“Accept and Don’t Cast Stones” WAY #19

WAY #19. ACCEPT AND DON’T CAST STONES. God’s love opens the doors of our church to all people. Just as Jesus did, welcome people as they are. It’s not up to us to judge. Love unconditionally, and as Christ has received you, receive others.
Scriptures: 1 Timothy 2: 6- 7; Luke 15: 1-2; Romans 15: 7
 
YEARS AGO ON A sunny September day in east Los Angeles, I found myself standing in the middle of a noisy courtyard surrounded by teens eating lunch. It was my first day at San Marino High School as a volunteer Young Life leader. I was there to meet students, strike up conversations, and invite them to youth group. Driving to campus earlier that day, I had a game plan: Find parking. Walk onto campus like you know what you’re doing. Be confident. I found parking, but anything resembling confidence had been lost somewhere along the 210 freeway. Who knew walking back onto a high school campus could bring back all the old fears like vulnerability, rejection and self-doubt.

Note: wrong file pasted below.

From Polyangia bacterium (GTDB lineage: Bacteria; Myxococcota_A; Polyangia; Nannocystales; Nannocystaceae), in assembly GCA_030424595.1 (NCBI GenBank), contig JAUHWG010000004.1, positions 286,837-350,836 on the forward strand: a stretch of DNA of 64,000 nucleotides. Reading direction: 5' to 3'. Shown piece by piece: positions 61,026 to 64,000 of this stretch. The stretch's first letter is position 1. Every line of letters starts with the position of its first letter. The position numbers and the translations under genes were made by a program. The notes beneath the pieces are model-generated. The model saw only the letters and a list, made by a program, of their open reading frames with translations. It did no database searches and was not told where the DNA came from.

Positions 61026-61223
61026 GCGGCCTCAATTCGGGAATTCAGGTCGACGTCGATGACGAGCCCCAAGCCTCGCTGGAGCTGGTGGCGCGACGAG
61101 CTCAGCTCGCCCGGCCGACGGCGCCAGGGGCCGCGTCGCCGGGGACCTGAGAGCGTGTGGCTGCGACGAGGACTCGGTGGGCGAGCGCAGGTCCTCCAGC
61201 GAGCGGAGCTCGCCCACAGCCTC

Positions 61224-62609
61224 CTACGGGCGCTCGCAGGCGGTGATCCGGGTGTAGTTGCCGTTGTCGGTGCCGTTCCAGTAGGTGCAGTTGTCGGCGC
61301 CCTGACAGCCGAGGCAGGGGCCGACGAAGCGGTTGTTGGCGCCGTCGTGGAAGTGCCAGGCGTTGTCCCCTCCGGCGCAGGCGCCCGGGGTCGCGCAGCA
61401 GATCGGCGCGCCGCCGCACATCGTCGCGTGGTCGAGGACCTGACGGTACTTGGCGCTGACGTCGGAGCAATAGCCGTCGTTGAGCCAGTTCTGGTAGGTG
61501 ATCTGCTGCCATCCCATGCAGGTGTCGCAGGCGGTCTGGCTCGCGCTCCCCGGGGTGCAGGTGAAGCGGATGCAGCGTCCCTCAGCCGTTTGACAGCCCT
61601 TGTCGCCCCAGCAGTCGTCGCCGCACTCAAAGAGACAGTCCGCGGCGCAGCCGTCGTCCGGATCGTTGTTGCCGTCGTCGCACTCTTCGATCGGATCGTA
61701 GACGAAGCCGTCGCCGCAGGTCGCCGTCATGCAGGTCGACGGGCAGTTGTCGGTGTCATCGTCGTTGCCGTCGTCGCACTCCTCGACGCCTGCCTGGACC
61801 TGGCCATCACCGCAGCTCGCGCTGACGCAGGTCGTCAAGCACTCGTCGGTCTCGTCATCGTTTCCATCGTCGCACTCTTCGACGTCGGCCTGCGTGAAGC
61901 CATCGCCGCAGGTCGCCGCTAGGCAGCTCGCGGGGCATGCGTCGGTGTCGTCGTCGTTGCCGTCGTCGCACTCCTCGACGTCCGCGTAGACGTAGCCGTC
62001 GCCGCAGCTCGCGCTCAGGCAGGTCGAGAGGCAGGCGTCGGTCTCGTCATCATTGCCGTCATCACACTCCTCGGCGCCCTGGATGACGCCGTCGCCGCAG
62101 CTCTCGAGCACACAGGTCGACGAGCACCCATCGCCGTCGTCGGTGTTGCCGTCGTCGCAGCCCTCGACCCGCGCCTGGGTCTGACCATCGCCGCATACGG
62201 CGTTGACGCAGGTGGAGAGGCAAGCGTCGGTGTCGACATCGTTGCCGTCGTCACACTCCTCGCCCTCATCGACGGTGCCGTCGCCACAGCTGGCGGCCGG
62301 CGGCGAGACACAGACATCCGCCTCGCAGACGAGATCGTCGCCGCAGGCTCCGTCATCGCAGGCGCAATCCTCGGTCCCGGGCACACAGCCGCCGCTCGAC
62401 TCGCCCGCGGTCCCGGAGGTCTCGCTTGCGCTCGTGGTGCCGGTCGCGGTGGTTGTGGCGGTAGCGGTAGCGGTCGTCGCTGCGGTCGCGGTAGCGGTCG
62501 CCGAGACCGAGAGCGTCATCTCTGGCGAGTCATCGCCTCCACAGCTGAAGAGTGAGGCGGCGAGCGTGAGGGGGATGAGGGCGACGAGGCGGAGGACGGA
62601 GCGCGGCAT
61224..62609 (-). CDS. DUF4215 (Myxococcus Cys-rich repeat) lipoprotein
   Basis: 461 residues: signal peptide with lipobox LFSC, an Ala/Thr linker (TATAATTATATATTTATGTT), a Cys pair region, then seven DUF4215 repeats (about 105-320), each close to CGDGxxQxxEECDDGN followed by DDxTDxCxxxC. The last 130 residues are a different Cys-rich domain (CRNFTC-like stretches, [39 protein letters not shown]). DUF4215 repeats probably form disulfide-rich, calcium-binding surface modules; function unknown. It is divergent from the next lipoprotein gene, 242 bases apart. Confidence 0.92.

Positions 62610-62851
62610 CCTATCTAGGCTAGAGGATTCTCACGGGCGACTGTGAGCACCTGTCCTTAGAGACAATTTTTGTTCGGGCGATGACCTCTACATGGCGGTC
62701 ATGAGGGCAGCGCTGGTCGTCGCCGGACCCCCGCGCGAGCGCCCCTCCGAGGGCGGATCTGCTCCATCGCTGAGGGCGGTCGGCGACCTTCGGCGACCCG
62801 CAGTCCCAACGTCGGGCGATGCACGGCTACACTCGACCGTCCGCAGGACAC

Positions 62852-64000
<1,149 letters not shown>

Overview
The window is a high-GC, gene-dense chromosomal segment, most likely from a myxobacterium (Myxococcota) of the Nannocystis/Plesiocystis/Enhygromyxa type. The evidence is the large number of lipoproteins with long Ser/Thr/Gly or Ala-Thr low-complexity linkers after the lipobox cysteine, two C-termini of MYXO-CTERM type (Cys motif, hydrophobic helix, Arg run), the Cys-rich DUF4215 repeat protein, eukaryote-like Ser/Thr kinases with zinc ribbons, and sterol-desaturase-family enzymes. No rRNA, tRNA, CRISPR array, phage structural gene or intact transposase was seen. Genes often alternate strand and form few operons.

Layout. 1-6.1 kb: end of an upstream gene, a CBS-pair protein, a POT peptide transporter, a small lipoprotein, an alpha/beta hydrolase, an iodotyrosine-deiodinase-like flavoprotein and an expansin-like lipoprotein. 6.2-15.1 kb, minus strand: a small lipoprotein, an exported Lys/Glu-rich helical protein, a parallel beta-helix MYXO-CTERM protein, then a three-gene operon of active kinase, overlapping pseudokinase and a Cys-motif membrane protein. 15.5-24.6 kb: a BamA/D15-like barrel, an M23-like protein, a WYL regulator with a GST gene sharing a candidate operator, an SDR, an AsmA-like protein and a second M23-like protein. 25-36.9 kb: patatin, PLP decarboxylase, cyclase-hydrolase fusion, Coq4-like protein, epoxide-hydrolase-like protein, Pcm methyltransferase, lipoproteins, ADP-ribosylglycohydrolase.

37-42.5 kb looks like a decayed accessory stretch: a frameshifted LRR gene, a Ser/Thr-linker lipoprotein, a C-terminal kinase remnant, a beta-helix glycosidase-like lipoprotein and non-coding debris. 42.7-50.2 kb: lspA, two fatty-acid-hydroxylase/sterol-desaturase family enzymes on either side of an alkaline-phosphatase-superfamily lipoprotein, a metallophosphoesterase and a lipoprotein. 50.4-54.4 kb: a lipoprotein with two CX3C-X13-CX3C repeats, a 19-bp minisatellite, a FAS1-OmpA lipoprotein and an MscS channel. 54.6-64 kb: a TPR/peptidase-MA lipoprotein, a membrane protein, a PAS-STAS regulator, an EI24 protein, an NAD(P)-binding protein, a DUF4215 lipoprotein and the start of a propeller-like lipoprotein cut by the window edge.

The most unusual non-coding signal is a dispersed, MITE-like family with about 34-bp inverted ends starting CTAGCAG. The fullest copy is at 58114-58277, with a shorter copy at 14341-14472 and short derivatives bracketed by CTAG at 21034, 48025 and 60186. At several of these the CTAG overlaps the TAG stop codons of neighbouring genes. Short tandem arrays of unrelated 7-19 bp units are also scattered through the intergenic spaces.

Way #19 takes me back to my Young Life days when my heart and eyes were really opened to the relational nature of Jesus’ ministry. Jesus loved spending time with messy people because he saw past the surface, far beyond our fear-based judgments and straight into the heart of humanity — our universal need to love and be loved. Love can only happen in relationship with Jesus and with other people. Or more specifically, through extravagant friendship.
 
“I came not to judge the world, but to save the world!,” Jesus shouts in John 12. Watch!, Jesus is saying. Watch how extravagant friendship—love without judgment and expectation—can free you, transform you, enliven the church, our neighborhoods, the world! Watch how unconditional love can liberate humanity from its fearful, selfish nature! C.S. Lewis puts it another way: “Friendship is unnecessary, like philosophy, like art, like the universe itself (for God did not need to create). It has no survival value; rather it is one of those things which give value to survival.”
 
On my first day at San Marino High School, there was no difference between me and the hundreds of students that huddled in their lunchtime cliques. We all were hungry for acceptance and love and probably some Oreos, too. Which is when I heard eight memorable words from a freshman girl nearby: “You can sit with us if you want.” So I did. They sounded like Jesus’ words, because they were. Words of invitation, belonging and extravagant friendship.
 
Kelly LePenske